of the unwashed LookOut-using users send each other top-posted
HTML-encoded web pages all the time.

Marketing people want to track this. They perceive (correctly)
that their statistics will contain a systematic bias if they
are not able to track when their web pages are emailed, read
offline, saved to disk, and so on. They are probably not clueful
enough to deduce useful information from the aggregate data,
but that doesn't mean there is some conspiracy going on here.

Rich.

Javascript page bugs

Posted Apr 3, 2005 23:00 UTC (Sun) by error27 (subscriber, #8346) [Link]

Say a website has a bug in it. That's fine. They already have that info but the web bug is an easier way to sort it. It's their computer so they can do what they want.

If there is a bug in your email or PDF that's a different story. Most email clients are good and don't allow spying. I use Yahoo, Gmail and pine and all three are secure.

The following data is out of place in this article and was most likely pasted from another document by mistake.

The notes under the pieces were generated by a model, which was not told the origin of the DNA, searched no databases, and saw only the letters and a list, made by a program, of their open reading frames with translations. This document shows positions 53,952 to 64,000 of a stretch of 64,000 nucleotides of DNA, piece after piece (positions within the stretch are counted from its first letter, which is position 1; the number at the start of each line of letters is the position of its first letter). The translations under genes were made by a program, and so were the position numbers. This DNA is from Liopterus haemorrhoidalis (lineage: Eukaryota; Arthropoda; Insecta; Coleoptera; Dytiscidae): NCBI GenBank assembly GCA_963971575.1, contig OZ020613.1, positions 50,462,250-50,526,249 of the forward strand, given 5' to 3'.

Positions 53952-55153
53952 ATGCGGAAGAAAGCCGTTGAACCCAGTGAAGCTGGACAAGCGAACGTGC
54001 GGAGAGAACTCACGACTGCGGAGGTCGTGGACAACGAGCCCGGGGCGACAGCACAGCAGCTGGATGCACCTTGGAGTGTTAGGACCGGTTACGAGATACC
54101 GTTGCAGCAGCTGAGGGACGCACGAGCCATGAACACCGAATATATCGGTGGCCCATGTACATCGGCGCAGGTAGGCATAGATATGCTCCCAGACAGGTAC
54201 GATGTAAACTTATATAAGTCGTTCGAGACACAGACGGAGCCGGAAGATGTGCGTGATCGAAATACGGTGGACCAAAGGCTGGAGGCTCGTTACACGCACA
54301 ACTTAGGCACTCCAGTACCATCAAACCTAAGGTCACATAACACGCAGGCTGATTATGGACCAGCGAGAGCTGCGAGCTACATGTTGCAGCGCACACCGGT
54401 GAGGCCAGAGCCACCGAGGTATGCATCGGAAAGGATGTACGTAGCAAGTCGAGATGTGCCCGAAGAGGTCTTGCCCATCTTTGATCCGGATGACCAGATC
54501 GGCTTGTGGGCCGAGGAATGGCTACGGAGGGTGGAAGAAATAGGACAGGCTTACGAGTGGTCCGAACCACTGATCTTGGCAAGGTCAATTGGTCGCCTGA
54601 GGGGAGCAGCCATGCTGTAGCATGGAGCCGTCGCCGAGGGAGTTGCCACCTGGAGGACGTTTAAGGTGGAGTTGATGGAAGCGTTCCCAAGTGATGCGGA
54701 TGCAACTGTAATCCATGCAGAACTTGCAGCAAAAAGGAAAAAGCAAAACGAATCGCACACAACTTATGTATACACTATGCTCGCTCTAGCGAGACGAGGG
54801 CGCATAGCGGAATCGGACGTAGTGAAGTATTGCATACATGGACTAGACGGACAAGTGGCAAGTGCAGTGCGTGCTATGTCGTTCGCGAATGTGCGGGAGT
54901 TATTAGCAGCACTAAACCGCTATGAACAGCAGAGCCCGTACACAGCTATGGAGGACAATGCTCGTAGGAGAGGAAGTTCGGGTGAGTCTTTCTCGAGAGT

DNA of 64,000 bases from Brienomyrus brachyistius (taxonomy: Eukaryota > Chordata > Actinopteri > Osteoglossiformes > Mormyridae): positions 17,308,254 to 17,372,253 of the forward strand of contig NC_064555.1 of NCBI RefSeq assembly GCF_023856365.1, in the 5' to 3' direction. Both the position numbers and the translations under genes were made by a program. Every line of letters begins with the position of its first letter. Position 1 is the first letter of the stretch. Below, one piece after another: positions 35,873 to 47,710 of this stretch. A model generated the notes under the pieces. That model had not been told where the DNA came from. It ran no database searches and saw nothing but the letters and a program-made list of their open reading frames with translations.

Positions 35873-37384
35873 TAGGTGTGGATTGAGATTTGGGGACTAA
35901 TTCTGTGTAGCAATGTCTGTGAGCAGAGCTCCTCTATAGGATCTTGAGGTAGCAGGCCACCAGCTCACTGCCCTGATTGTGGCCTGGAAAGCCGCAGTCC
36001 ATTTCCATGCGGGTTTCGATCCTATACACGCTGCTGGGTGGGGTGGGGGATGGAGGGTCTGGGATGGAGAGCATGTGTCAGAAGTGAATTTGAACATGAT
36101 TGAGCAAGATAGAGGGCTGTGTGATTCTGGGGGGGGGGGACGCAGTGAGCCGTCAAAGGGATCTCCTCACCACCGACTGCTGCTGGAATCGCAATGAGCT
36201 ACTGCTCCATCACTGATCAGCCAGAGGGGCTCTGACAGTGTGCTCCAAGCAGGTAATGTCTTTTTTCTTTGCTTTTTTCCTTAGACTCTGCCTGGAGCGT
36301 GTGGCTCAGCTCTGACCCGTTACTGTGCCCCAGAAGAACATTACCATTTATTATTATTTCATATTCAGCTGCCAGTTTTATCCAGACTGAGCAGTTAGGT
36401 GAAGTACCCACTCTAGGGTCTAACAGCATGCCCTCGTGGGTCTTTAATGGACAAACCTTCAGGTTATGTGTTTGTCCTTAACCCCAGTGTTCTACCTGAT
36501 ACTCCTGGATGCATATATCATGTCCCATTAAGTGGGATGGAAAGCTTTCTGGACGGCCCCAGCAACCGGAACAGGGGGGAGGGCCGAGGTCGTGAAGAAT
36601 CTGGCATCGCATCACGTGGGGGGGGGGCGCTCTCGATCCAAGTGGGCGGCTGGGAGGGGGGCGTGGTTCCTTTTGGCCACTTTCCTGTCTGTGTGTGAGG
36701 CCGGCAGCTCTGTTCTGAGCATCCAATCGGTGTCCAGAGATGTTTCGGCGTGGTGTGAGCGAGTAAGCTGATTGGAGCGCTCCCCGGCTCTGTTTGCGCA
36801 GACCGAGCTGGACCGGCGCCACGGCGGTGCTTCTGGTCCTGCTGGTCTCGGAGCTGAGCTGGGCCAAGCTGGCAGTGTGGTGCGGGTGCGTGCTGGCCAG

My computer is my property and it should only serve me. It's like Adobe is run by some kind of hippies who don't believe in property. "We'll just waltz into the house that you paid for and raid the fridge and leave flowers strewn on the carpet."

Perhaps I sound like a Republican but people like this should be thrown in jail.

Javascript page bugs

Posted Apr 12, 2005 15:35 UTC (Tue) by gvy (guest, #11981) [Link]

Pine's buggy, not secure. It could lead to even worse consequences.

As our security officer has put it, "one specially crafted message was enough reason for me to drop Pine". He's using Mutt now, me too (for being programmable, but that's another matter).

Telling they're insecure doesn't make us more secure per se... even if it's not exactly technical security.